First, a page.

The words Hijikata Toshizō cast on Kondō Isami, words which also continue to torment me.68
Many readers appear to agree as 21 out of 23 users rated this review as useful. Others also similarly note that they view Hijikata’s life as ‘a compass for life’, or that they could re-evaluate ‘everything within [their selves], including the course of life and personal values’.69 (2009/3/20) and Chīda, Kono sakuhin wo yonde hon wo yomu you ni natta [I began to read books after reading this work] (2004/9/28).] Not only do these responses reflect the nature of popular literature as a reflection of one’s ideals, they confirm Hijikata is popularly imagined and loved as a hero driven by self-determination.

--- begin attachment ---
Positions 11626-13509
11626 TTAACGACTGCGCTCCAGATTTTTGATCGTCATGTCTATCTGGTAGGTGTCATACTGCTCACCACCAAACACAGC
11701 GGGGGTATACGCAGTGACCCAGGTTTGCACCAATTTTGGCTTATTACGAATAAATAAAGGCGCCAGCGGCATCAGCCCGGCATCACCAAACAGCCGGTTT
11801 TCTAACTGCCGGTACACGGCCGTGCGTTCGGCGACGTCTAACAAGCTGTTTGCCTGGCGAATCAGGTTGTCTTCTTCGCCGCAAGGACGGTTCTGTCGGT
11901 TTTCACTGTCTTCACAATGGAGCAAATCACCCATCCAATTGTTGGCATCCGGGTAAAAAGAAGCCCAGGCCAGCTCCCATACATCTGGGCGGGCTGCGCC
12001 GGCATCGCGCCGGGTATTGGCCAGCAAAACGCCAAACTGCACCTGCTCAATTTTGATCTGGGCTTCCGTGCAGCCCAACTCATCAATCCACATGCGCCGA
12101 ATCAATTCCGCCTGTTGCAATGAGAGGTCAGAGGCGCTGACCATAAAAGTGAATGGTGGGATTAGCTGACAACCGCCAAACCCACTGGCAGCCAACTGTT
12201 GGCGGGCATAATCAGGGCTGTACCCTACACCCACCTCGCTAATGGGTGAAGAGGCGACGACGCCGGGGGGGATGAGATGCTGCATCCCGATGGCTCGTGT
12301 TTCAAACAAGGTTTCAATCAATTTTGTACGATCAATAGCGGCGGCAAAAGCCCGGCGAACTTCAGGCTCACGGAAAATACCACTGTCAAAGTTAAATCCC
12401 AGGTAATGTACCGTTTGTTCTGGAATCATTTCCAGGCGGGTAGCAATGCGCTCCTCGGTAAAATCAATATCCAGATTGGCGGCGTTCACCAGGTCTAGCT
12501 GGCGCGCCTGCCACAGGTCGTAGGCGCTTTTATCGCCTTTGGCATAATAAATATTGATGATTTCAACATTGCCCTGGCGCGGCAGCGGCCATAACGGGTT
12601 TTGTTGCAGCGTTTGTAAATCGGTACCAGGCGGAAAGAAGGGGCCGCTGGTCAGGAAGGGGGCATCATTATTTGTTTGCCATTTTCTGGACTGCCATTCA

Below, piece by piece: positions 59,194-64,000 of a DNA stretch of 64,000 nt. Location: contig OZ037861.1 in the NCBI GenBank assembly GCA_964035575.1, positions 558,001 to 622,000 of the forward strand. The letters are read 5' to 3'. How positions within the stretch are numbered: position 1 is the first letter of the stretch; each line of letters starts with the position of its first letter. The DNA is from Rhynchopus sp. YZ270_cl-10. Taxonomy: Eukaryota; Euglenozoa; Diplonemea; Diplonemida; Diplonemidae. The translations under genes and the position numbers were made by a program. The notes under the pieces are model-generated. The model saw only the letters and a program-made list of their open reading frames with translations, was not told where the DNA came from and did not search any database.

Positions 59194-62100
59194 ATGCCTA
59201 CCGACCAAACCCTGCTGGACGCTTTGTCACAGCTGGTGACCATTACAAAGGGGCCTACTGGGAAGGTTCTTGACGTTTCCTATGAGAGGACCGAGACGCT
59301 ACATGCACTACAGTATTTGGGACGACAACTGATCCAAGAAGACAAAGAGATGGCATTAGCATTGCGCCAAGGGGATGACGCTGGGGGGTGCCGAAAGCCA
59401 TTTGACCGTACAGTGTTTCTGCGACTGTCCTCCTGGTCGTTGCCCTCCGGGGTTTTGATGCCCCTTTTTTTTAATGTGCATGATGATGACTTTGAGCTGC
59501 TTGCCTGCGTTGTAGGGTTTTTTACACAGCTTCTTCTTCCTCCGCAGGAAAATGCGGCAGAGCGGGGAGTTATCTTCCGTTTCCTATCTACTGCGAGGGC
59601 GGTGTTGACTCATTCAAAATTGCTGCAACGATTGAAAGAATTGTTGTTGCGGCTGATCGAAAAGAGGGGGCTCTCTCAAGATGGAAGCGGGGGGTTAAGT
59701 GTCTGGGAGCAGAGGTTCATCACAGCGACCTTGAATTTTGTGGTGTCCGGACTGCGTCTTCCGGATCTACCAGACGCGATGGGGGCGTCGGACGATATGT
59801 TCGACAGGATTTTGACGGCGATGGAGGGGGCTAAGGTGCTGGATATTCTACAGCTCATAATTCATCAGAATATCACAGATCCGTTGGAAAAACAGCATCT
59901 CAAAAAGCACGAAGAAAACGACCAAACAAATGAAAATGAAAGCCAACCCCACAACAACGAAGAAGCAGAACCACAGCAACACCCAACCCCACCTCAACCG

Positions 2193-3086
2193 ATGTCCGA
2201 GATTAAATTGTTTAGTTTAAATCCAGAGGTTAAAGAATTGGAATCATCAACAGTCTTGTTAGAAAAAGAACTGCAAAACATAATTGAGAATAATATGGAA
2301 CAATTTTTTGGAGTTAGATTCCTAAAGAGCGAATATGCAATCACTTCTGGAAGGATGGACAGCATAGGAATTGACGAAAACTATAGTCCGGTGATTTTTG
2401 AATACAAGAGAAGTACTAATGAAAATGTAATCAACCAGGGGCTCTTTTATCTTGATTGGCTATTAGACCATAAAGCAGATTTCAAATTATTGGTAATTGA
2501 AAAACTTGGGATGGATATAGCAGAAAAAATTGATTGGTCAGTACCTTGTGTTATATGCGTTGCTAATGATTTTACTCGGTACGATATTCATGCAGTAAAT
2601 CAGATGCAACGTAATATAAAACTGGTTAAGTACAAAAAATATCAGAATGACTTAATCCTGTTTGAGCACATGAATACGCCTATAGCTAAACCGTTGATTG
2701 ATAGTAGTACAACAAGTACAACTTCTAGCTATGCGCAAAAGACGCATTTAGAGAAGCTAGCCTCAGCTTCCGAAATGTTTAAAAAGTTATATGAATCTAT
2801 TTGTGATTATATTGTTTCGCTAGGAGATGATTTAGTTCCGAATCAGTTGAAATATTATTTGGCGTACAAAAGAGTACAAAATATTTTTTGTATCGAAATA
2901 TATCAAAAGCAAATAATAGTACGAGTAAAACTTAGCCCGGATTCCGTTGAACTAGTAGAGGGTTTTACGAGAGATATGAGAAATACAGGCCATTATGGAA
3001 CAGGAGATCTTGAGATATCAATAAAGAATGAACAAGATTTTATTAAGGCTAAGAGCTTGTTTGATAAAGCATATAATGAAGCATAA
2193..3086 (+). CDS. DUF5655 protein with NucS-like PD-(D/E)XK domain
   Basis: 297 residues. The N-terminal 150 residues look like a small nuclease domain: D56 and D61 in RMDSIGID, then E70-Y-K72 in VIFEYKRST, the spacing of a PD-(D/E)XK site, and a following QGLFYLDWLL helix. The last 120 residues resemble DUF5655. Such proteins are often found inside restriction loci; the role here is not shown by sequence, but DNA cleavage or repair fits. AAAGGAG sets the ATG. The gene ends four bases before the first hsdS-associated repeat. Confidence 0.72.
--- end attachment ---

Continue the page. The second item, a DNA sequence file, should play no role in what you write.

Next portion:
The following findings could be drawn from identifying popularly imagined Hijikata Toshizō as an autonomous, strong-willed hero. Firstly, as taishū bungaku entertains its audience by appealing to their philosophy and sentiments, readers’ attraction to Toshizō in Moeyo ken could be evidencing their sympathy for and synchronisation with the self- determining hero. The character’s appeal must be considered in light of the fact that he was formulated in tune with the zeitgeist of rapid economic development within Japan during the 1970s. Dreaming of self-actualisation amidst economic vivacity, the masses would have easily identified with Shiba’s pugnacious, peasant-born hero who actualised himself into the vice commander of Shinsengumi during the dynamic Bakumatsu period. However it should also be noted that individual drives and aspirations did not characterise Japanese society in those times as Japan astonished both domestic and international observers with her display of strong communitarianism.70 That is, the people needed to conform to social roles imposed by social and structural constraints embedded within their communities and organisations such as the workforce, school, neighbourhood and household. In this sense, individuals’ desire for self-determination could have been frustrated by constraints in their social realities. It is also likely that this frustration was also aggravated by the strike of consumerism and materialism, which further befuddled individual searches for personal philosophies about life. With the demand for conformism on their shoulders and lost in the quest for self identity, the masses would have found Toshizō’s strong sense of self identity and his strength to defy the conventions to actualise himself tremendously attractive.